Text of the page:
The Hilltop Learning Center
The Hilltop Learning Center is available to students in Kindergarten through Grade 8, who have been identified by the learning center faculty, as needing additional support in the classroom to achieve their full potential. These may be students who would benefit from additional academic support and/or students who have been diagnosed with a learning difference.
The Learning Center utilizes a multi-tiered system of supports. The Hilltop Student Planning Team works together to match the student’s level of need with the level of support. Our goal is to address a student’s needs while giving them the strategies and tools they need to be successful.
If a child has been diagnosed with a learning difference the team will review psych-educational testing, manage accommodations, introduce assistive technologies, and teach academic strategies and organizational skills.
Accommodations are granted to students with a complete and updated (within the last 3 years) psycho-educational testing and a thorough review by the Learning Center Faculty/Student Planning Team.
Faculty in the Learning Center have experience using and teaching many different supplemental reading and writing programs and multi-sensory math instruction, but we have found the following researched-based teaching methods to be effective for our students:
Orton- Gillingham Multisensory based language Instruction Program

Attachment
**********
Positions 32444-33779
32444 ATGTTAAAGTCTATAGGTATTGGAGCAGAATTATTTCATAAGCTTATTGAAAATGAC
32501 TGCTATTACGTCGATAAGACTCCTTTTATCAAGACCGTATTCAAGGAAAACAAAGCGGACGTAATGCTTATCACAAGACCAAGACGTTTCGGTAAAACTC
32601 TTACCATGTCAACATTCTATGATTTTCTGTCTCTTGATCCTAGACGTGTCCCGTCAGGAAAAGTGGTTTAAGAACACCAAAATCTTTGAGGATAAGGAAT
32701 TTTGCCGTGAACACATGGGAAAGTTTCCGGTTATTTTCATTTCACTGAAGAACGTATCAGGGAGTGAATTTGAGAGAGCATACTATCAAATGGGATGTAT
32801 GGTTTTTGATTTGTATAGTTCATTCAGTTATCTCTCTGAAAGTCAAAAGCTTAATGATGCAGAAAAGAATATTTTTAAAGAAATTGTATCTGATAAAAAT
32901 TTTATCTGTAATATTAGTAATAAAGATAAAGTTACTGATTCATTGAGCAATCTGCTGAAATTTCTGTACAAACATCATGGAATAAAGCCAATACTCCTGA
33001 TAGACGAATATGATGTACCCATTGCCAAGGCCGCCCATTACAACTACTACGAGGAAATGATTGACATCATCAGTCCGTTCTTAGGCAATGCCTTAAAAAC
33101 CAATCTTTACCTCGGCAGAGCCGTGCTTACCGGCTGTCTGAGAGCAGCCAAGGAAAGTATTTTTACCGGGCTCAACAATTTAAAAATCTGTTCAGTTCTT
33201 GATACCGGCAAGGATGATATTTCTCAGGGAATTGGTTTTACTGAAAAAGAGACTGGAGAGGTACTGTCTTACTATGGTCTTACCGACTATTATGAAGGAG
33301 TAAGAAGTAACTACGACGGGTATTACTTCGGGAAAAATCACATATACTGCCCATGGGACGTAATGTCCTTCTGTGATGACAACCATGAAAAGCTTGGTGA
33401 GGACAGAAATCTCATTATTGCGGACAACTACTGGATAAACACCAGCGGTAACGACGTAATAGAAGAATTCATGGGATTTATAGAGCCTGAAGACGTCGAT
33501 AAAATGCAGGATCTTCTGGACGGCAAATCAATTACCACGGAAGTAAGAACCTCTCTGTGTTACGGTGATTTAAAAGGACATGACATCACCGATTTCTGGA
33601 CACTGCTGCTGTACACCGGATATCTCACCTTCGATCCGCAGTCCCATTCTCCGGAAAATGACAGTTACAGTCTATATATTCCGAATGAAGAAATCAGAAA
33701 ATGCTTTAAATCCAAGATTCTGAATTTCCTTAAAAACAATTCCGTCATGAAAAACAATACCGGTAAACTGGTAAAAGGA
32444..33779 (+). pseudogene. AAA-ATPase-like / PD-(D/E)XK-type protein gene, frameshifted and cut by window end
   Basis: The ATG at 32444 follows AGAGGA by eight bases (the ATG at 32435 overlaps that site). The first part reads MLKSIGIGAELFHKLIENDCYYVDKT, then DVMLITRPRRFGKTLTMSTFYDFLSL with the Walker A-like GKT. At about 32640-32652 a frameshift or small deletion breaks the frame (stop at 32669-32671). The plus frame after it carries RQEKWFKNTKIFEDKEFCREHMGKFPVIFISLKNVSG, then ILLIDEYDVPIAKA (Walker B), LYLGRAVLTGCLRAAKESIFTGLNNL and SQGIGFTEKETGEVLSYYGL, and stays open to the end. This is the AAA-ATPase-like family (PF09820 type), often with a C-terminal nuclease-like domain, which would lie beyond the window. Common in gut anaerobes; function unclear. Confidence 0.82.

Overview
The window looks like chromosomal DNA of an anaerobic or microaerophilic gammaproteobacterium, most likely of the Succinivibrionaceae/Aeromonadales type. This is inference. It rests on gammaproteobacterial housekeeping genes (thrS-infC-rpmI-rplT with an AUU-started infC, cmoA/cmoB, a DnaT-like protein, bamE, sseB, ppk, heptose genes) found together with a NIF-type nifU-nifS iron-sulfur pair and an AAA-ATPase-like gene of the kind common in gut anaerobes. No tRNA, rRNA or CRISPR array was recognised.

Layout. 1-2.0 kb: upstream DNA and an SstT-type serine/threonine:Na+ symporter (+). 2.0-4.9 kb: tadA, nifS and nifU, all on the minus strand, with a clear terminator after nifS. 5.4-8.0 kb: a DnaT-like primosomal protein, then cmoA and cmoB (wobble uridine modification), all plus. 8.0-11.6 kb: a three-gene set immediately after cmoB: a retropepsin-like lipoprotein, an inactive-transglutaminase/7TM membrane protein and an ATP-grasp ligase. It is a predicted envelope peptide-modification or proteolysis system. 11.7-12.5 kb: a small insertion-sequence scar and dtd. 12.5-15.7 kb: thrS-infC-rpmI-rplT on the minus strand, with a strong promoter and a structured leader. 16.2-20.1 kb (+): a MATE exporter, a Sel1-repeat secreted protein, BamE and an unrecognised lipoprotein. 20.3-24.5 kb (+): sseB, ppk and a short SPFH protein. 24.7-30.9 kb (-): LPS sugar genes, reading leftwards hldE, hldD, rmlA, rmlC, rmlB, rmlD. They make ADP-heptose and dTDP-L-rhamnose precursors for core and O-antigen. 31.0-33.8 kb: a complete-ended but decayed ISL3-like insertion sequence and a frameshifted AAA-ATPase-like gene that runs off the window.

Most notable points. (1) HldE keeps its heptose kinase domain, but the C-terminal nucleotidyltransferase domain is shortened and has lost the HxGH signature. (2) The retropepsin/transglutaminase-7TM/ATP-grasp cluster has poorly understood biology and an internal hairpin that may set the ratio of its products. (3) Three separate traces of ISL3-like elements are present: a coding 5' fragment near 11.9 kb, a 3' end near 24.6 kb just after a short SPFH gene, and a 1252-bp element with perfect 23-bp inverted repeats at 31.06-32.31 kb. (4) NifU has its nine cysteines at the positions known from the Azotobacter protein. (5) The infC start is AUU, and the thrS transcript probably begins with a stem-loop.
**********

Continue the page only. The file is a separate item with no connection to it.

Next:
The highly structured program introduced the idea of breaking reading and spelling down into smaller skills involving letters and sounds, and then building on these skills over time. It also pioneered the “multisensory” approach to teaching reading, which is considered the gold standard for teaching students with dyslexia. This means that instructors use sight, hearing, touch and movement to help students connect language with letters and words. Orton–Gillingham focuses on teaching kids to read at the word level. Orton–Gillingham also puts a strong emphasis on understanding the “how” and “why” behind reading. Students may explore why the letter s sounds one way in the word plays, and another way in the word snake. Once they know consistent rules and patterns, they’re better able to decode words on their own.
Recipe for Reading
Alphabet Series Readers
Contain decodable, controlled text that will enable emergent and struggling readers to practice decoding and comprehension skills while reading motivating selections.